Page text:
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Fundamental Morning Wrap: Boston horrors overshadow Golds collapse

FXstreet.com (Barcelona) - This mornings institutional research comes on the morning after the horrific events at the Boston marathon yesterday and has been relatively thin in substance. Eyes remain on JPY ahead of the G20, this mornings European data has also been in the spotlight, while yesterday´s Gold collapse has also been in focus.


Danske Bank analysts note that the BoJ´s aggressive monetary easing has got a lot of attention in the media this week ahead of the G20 meeting in Washington. They add, “Yesterday ECB’s Mario Draghi also joined the debate saying that the increased stimulus announced by the Bank of Japan is determined by domestic policy considerations and that there is no currency war”. Lee Hardman of BTMU believes that the combination of rising global growth concerns which prompted heavy selling of commodities, and apparent terrorist attacks in Boston have triggered a yen short squeeze in USD/JPY. He adds, “The pick up in investor risk sentiment in the near-term has supported traditional safe haven currencies such as the yen. It has caught the market somewhat by surprise following quickly on the heels of the BoJ’s shift to more aggressive easing which had intensified investors’ bearish outlook for the yen and bullish outlook for riskier assets.”


Danske Bank analysts note that Greece has come to an agreement with the Troika over the distribution of the latest EUR2.8 bln aid tranche. Martin van Vliet of ING notes that Eurozone inflation fell to 1.7% despite the rise in the core rate, and states, “With the growing risk that the ECB will undershoot its medium-term target of inflation of just below 2%, the probability of an ECB rate cut arguably is rising. But given Draghi's recent remark that the consensus was for the time being not to look at rates, we are not fully convinced whether the ECB will actually pull the trigger on rates.” Carston Brzeski of ING comments on the German ZEW miss, noting that “With anti-euro and a return to the D-Mark ideas finally having a voice in Germany’s political arena, chancellor Merkel and her government are most likely to continue their strict stance of conditional integration, rather than easing it.”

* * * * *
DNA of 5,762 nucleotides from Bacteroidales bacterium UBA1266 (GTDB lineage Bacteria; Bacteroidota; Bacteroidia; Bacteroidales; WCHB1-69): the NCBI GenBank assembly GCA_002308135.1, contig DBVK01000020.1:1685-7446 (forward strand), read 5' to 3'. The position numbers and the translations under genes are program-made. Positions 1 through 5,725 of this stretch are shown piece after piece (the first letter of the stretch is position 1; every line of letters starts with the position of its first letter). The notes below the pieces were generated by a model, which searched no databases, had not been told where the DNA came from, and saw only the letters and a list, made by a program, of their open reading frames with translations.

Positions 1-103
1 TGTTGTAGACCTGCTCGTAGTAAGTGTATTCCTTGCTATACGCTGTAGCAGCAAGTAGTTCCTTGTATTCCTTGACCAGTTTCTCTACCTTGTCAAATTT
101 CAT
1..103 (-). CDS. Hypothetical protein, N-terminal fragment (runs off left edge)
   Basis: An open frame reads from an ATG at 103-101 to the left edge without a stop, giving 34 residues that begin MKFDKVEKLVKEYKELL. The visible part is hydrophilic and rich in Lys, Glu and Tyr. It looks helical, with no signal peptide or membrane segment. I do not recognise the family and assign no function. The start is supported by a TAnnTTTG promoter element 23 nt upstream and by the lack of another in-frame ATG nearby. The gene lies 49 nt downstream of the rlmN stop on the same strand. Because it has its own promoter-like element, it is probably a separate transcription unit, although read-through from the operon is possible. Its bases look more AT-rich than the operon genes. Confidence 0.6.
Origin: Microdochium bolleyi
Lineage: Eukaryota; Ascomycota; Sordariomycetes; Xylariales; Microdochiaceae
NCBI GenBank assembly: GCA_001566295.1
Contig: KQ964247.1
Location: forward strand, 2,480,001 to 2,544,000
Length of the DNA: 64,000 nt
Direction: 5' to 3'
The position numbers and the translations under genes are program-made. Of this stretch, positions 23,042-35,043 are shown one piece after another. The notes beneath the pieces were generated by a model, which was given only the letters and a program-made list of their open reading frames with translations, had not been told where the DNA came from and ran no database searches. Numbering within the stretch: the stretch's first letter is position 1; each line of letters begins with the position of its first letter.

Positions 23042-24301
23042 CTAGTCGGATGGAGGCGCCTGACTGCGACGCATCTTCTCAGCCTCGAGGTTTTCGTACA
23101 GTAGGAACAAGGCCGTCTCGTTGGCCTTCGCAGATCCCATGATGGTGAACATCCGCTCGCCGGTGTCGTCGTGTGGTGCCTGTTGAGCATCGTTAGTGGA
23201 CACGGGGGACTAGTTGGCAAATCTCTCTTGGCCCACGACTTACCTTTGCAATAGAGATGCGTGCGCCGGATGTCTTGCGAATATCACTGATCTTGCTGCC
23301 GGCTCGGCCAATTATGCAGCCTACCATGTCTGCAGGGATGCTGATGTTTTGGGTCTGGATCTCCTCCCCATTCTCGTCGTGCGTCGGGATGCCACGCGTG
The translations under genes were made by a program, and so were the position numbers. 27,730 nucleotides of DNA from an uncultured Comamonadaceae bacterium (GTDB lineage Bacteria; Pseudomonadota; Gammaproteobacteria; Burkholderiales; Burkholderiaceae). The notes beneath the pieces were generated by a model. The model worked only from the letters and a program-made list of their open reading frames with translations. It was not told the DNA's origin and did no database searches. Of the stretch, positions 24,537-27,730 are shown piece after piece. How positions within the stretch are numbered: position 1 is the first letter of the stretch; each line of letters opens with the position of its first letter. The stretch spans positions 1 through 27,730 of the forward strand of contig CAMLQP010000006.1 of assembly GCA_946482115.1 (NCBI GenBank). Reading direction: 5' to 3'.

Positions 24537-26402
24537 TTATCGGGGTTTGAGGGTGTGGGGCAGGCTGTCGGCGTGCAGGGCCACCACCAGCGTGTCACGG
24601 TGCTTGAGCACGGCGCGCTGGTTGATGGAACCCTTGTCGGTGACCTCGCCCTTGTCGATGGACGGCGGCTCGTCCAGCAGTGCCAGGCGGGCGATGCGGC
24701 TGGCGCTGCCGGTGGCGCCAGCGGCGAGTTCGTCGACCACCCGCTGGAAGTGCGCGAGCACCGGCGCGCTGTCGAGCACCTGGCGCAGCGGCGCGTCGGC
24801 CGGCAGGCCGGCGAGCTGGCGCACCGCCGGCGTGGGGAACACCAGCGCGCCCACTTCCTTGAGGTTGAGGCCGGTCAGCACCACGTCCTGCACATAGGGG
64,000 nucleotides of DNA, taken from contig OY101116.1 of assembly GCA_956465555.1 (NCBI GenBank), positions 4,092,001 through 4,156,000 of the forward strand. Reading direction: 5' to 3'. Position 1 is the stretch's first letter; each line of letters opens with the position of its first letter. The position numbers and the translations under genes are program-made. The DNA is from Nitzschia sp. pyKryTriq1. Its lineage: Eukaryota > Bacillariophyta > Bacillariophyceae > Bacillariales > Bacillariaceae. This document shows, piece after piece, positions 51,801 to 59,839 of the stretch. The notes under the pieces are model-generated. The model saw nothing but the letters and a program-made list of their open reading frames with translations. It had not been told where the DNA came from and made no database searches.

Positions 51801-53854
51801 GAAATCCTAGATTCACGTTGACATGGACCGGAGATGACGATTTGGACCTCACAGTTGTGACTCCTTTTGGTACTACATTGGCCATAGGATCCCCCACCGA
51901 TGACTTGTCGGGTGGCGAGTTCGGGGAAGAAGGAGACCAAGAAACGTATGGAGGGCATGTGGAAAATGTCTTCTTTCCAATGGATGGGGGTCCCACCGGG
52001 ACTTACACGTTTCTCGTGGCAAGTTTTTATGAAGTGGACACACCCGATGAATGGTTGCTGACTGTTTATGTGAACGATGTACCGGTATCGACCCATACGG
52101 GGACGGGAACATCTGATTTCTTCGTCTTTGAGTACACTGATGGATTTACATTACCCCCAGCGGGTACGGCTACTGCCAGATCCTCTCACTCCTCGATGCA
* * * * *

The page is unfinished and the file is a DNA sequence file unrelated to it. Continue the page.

In response to yesterday's Gold sell off, Gareth Berry and Geoffrey Yu of UBS ask whether the FX market should be concerned. In conclusion, they believe that the market should not overreact at this stage. They state, “If China’s Q4 GDP numbers had not come out this weekend, gold may have suffered a similar decline while AUDUSD would have maintained last week’s solid performance.” They accept that it is important to watch correlations and if there is convergence between gold, inflation expectations, risk FX and broader commodity indices, it would be a sign that some form of stress is rising. They write, “After all, with central banks having already compressed risk premia so aggressively, the risk/reward in pricing in their collective failure in this endeavour is bound to extremely high.” Lee Hardman of BTMU writes, “The sharp sell off in the price of gold, which recorded its largest decline over the last two day in 30 years, has also likely spooked some investors who see it as a potential canary in the coal mine signal for financial stability ahead.”

In response to the horrific Boston bombings last night, Danske Bank analysts note that financial markets have responded relatively calmly to what appears to be a terrorist attack which killed three people and injured over 100.

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